Agenda item

The Future of the Standards Regime


Further to Minute No. 24 of the Committee’s meeting on 26 January 2011, when a report summarising the main provisions of The Localism Bill and the implications for the Standards Committee had been received, Members received a further report by the Director of Law, HR and Asset Management which served to updated them on the future of the Standards regime. 


The Director reported that the Government considered it was the right and the responsibility of the electorate to determine who represented it and that the abolition of the Standards regime would restore power to local people.  However, until such time as appropriate legislation had been passed, the current statutory framework remained operative.  Subject to Parliament approving the necessary legislation, the changes were summarised as follows:


·  The Relevant Authorities (General Principles) Order 2001, which sets out the principles which govern the conduct   of members and co-opted members of relevant authorities in England, will be revoked.


·  The Local Authorities (Model Code of Conduct ) order 2007 which prescribes the model code of conduct to apply to members of relevant authorities will be revoked.


·  The requirement for local authorities to have standards committees will be abolished.


·  The Standards Board for England will be abolished.


·  The First-tier Tribunal (Local Government Standards in England), the independent judicial tribunal established as a disciplinary body to hear and determine references and appeals concerning the conduct of local authority councillors, will lose its jurisdiction over the conduct of local authority members.


The Committee noted that the Department for Communities and Local Government (DCLG) in its announcement advising that the current standards regime was to be abolished in its entirety had stated that


councillors will have to register certain personal interests in a publicly available register; this could include anything that could be reasonably regarded as likely to influence or affect their actions, conduct when on business for the   authority, or voting.”


The Director set out the transitional arrangements for considering; investigating and determining allegations of misconduct.  They would be in place from a fixed date (“the appointed day”) which was still to be determined but would be after the Bill had received Royal Assent.  It was noted that this Committee would remain established until the last complaint, which had been in the system up until the appointed day, had been dealt with.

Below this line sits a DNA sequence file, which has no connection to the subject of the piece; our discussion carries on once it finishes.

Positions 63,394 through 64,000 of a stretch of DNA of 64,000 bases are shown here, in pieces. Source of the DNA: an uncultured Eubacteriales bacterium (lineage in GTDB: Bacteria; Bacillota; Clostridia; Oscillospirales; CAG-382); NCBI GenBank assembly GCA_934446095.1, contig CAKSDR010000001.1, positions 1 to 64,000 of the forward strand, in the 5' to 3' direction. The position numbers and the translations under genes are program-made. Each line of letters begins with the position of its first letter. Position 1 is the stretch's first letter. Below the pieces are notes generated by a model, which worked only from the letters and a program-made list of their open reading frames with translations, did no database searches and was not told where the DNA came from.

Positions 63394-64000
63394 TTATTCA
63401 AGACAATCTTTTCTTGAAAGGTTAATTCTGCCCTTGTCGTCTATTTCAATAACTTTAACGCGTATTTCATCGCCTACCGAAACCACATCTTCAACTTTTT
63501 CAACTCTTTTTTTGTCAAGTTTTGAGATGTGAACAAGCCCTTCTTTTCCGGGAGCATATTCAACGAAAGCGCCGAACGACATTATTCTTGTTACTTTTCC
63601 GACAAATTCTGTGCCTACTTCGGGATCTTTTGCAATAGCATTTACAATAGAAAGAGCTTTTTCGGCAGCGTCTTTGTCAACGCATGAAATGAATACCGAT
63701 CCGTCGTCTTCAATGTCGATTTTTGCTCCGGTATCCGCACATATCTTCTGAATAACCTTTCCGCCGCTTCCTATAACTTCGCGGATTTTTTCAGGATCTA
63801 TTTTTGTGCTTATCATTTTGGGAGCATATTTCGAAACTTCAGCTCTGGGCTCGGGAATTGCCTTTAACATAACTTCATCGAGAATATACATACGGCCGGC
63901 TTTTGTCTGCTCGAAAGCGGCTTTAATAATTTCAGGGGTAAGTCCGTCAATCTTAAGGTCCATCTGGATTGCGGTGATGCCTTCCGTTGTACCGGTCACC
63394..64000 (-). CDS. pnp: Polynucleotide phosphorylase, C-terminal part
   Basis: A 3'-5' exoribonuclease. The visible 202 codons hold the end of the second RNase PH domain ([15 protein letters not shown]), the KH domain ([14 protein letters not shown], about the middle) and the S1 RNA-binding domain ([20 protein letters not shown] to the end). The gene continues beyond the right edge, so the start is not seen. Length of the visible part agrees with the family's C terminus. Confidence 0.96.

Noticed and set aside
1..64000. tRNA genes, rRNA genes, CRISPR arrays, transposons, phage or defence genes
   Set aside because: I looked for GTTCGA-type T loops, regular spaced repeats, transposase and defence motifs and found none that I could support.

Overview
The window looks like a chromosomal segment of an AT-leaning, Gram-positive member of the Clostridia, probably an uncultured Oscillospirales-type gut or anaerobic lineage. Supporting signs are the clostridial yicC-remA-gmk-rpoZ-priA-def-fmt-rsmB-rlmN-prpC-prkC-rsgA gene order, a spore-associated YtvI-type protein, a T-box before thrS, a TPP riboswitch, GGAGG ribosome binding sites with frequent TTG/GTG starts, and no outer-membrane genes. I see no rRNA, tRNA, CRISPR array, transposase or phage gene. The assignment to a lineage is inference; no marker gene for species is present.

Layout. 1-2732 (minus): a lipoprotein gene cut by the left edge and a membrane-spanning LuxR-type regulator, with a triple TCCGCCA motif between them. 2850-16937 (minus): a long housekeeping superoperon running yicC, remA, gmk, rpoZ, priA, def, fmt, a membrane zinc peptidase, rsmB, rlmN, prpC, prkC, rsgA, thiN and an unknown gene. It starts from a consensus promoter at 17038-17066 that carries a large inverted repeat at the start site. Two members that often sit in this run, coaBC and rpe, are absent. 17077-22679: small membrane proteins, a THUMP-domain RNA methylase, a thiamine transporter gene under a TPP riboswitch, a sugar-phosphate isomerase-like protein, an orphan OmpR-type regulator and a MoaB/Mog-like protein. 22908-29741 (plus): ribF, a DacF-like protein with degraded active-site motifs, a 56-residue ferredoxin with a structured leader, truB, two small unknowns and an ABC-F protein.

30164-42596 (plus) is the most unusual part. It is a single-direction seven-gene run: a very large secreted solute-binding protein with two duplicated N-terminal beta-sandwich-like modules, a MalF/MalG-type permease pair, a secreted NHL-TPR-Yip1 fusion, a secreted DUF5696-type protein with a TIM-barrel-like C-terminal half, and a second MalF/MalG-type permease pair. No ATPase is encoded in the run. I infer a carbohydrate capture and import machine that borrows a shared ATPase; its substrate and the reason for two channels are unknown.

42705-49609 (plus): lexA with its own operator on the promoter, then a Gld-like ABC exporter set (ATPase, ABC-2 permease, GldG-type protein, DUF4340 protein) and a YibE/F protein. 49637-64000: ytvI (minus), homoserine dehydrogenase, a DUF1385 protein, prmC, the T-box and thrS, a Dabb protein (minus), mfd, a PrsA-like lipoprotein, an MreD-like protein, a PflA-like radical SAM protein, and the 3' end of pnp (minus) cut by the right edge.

The Government had indicated that it was committed to maintaining high standards of conduct in office and would ensure that, in the absence of a statutory code of conduct, councillors did not abuse their office for personal gain by putting their personal interests before those of the general community or local area that they represented. Members noted that they would continue to be required to register and declare personal interests and would not be allowed to use their personal position improperly for personal gain. The Government intended that wilful failure to comply with these requirements would constitute a criminal offence.  However, the requirement for local authorities to adopt a model code of conduct and for local authority members to abide by that code of conduct would be abolished but local authorities could, if they wished, adopt their own voluntary code of conduct.


The requirement to maintain a standards committee would be abolished but local authorities would be allowed, if they wished, to establish voluntary standards committees to consider complaints about the conduct of elected and co-opted members.  Such committees would, according to councils’ local constitutions, be able to censure but would not be able to suspend or disqualify members from council membership.


Members raised concerns that local standards committees may be ‘toothless’.  However, they also recognised an opportunity to work in partnership, by taking a regional approach and jointly constituting a Standards Committee made up of members, from across all of the Merseyside Authorities.  It was also considered appropriate to explore the possibility of producing a Merseyside Members’ Code of Conduct to which all of the Merseyside Authorities could sign up.  It was also proposed that Neighbouring Authorities could be requested to look into any complaints received about elected Members.


The Director advised the Committee that the proposals for a Merseyside approach to any new Standards regime could be explored once the Localism Bill had been enacted and the regulations that would underpin the new legislation became available.




(1)  the content of the report be noted;


(2)  the Monitoring Officer be requested to continue to examine the provisions of the Bill and present proposals to a future meeting of the Committee with regard to how the Council may respond to the Bill once it is enacted; and


(3)  the Director of Law, HR and Asset Management be requested to explore the possibility of constituting a Merseyside Standards Committee, made up of Members from all of the Merseyside Authorities, once the detail of the new legislation and the regulations that would underpin it were known, and bring a report to a future meeting of the Committee.

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